Droppin’ Dimez Radio [Interview]
Toronto, ON – What happens when you stick 3 of Canada’s hottest females DJs in a room together? The short answer is they spin good music. Droppin’ Dimez Radio is definitely “taking over your mind one week at time” as the hottest all-female radio hip-hop show. Not only do they spin some of the best hip-hop records, you can catch them spinning everything from underground hip-hop to reggae to dance—and they don’t shy away from supporting the indie artist (to all you up and coming artists, this is for you). “If the song is hot, we play it, period”, says DJ Mel Boogie, one of the three co-hosts on Droppin’ Dimez.
Being in the game for over 15 years, DJ Mel Boogie has had her hands in just about everything in the industry, including television appearances on MuchMusic, New Music, Toronto Life, MTV and the list goes on. She’s also produced events and PR’ed for a list of MCs including, Little Brother, Jully Black, Maestro, Ron Artest and Theology 3. When it comes to radio DJing Mel Boogie believes that “radio DJs are still seen as having their ear to the street, and I still think that the attention artists can get from a few spins on a radio show by a respected DJ who has a wide audience goes a long way.”
Co-hosting alongside of Ms. Boogie is JJ Rock, a mixtape guru who has made a name for herself by opening for artists such as, Ray J, Little Brother and Evidence. JJ Rock has been hard at work on her mixtape game, with the previous releases of Girls Gone Ganstga, Extreme Heat Alert, and Time To Rock. Her newest mixtape release, entitled Million Dollar Mixtape, has just dropped and is currently available. I asked JJ Rock to share her thoughts on the future of radio DJing and she had this to say: “Radio DJs will always be around as long as there’s music. We’ll be there to play it over the air waves.”
As a freelance writer and event promoter, Big G runs the shows information pool, making sure the streets are up-to-date on the latest news happenings in and around the community and keeps it moving with radio interviews, podcasts, and consistent airtime bookings. Big G has been in the game for a minute and has put in work for key companies in the industry like BMG Music Canada, Shaman Entertainment, the Toronto Urban Music Festival, PhemPhat/Honey Jam, Soul On Ice Events and Fusicoloy Toronto (to name a few).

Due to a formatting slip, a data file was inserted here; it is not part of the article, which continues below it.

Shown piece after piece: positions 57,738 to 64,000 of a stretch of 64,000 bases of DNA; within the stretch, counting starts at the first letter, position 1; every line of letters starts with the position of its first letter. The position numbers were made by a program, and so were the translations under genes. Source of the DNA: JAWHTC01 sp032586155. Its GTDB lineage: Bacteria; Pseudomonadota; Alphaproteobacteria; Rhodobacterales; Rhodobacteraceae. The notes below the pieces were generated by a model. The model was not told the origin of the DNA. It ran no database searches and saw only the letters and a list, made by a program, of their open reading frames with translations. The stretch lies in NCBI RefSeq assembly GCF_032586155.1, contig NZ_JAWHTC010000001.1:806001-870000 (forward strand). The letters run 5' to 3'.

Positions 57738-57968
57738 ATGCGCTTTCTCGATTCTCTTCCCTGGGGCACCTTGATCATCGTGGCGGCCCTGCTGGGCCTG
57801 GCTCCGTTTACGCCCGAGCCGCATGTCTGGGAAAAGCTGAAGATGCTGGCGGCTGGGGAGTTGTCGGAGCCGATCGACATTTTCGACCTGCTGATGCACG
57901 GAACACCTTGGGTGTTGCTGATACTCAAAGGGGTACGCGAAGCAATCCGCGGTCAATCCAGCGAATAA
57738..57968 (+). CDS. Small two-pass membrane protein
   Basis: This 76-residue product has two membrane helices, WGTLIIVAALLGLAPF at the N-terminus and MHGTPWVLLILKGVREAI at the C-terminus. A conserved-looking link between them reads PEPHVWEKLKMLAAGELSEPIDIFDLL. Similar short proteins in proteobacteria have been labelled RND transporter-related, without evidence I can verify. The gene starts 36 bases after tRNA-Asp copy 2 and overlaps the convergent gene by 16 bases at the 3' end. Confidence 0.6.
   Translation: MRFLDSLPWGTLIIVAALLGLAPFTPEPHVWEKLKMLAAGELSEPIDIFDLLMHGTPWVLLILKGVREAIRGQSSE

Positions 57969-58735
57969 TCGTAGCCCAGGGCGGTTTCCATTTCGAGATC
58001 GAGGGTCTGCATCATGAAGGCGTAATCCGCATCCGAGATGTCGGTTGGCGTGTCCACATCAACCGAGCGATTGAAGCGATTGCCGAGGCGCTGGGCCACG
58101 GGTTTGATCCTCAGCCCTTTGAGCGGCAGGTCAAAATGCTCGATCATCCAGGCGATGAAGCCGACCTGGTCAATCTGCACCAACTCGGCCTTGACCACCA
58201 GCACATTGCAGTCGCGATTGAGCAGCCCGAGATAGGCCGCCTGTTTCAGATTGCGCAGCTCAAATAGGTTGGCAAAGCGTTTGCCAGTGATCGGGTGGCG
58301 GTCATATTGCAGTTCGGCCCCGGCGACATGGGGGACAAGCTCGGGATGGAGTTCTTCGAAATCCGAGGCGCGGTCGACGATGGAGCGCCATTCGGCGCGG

College radio has been the new frontier for the underground marketing pool. The face of the music industry is changing and with artists these days doing most of the legwork themselves, pushing out mixtapes and starting their own indie labels. And with artists looking for new ways to break into an industry where commercial radio seems to stick to most of their Top 40 rotations, the Droppin’ Dimez college radio show makes for the perfect fit.
HipHopCanada: What’s happening? Could you describe the roles each of you three DJs play during the Droppin’ Dimez Radio Show?
Mel Boogie: I’m one of the DJs but also “play the role” of co-host, interview booker, publicist, coordinator of meetings, photo shoots, etc. And I’m a self-confessed jack-of-all-trades when it comes to the show. Since I’ve been doing radio for a while it’s easy and comfortable for me to slide into the different roles to make things happen.
Big G: On Droppin Dimez, my primary roles are to research and interview guests, work the soundboard, organize and announce PSAs and giveaways, and transcribe the weekly playlists.
JJ Rock: Well for me I focus more on the music/DJing component of the show and from time to time I co-host the show as well. Usually Mel and I alternate—when she’s DJing I’m hosting with Big G. I’m also responsible for drops, sound effects and other technical aspects of the show. We’re in the process of podcasting our show and I’ll be taking part in putting that together.
HipHopCanada: Sounds like a handful for each of you. Mel Boogie—you’ve been radio DJing for over 15 years now. Take us back to where it all began, what made you decide to get into radio DJing?
Mel Boogie: Listening to Ron Nelson’s Fantastic Voyage and Dave’s Dance Music (both on CKLN) on the weekends when growing up is probably what planted the idea of me being on radio, in some capacity. I’ve always been a vinyl addict and spent the later half of high school fully immersed in music—I went to school with Agile of BrassMunk, who was one of the very few males who gave me unconditional access to his turntables and record collection, but I didn’t really think of DJing publicly until I started attending York University. At CHRY 105.5FM I started a show called Break-A-Dawn, where I paid my dues by doing an overnight show alone for a while, until I finally linked up with DJ Manifest and the chemistry led to the development of an excellent morning primetime mixed show (Friday mornings 7-10AM). I ended up taking some time off to start a family, leaving CHRY permanently, and linked up later on with Lindsay Bess (who took over from Jemeni, who originally started the show). I still have bruises from being elbowed and pushed aside at Traxx and Play De Record Every Thursday when the new vinyl would be delivered. A lot of the guys just thought I was someone’s girlfriend for a while so I was not taken seriously, I got brushed hard! That just added to my drive to prove I could do it.